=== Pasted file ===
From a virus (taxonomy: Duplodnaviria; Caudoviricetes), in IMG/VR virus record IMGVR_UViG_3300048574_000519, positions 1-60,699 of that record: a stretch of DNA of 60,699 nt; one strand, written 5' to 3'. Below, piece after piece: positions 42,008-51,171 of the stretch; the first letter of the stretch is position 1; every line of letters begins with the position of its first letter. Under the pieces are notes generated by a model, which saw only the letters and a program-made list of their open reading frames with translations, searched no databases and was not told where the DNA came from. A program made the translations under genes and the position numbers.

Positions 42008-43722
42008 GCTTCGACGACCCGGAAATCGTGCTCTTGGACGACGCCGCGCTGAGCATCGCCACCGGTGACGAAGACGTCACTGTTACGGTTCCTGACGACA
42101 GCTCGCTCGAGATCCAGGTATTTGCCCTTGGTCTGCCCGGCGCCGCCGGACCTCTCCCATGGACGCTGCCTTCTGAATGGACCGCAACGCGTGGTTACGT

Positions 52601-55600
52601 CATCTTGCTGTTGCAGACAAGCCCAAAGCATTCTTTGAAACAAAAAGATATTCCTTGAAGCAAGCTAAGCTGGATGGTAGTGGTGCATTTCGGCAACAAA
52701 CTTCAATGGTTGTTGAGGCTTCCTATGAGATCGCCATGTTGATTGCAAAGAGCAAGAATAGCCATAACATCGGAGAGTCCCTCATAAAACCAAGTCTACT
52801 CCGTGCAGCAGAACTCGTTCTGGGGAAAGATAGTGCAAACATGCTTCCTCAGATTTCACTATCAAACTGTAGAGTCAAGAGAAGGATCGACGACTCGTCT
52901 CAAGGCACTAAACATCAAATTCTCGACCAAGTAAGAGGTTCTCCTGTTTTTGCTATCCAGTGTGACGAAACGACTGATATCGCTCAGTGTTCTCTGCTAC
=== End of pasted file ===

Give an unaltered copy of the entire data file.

From a virus (taxonomy: Duplodnaviria; Caudoviricetes), in IMG/VR virus record IMGVR_UViG_3300048574_000519, positions 1-60,699 of that record: a stretch of DNA of 60,699 nt; one strand, written 5' to 3'. Below, piece after piece: positions 42,008-51,171 of the stretch; the first letter of the stretch is position 1; every line of letters begins with the position of its first letter. Under the pieces are notes generated by a model, which saw only the letters and a program-made list of their open reading frames with translations, searched no databases and was not told where the DNA came from. A program made the translations under genes and the position numbers.

Positions 42008-43722
42008 GCTTCGACGACCCGGAAATCGTGCTCTTGGACGACGCCGCGCTGAGCATCGCCACCGGTGACGAAGACGTCACTGTTACGGTTCCTGACGACA
42101 GCTCGCTCGAGATCCAGGTATTTGCCCTTGGTCTGCCCGGCGCCGCCGGACCTCTCCCATGGACGCTGCCTTCTGAATGGACCGCAACGCGTGGTTACGT

Positions 52601-55600
52601 CATCTTGCTGTTGCAGACAAGCCCAAAGCATTCTTTGAAACAAAAAGATATTCCTTGAAGCAAGCTAAGCTGGATGGTAGTGGTGCATTTCGGCAACAAA
52701 CTTCAATGGTTGTTGAGGCTTCCTATGAGATCGCCATGTTGATTGCAAAGAGCAAGAATAGCCATAACATCGGAGAGTCCCTCATAAAACCAAGTCTACT
52801 CCGTGCAGCAGAACTCGTTCTGGGGAAAGATAGTGCAAACATGCTTCCTCAGATTTCACTATCAAACTGTAGAGTCAAGAGAAGGATCGACGACTCGTCT
52901 CAAGGCACTAAACATCAAATTCTCGACCAAGTAAGAGGTTCTCCTGTTTTTGCTATCCAGTGTGACGAAACGACTGATATCGCTCAGTGTTCTCTGCTAC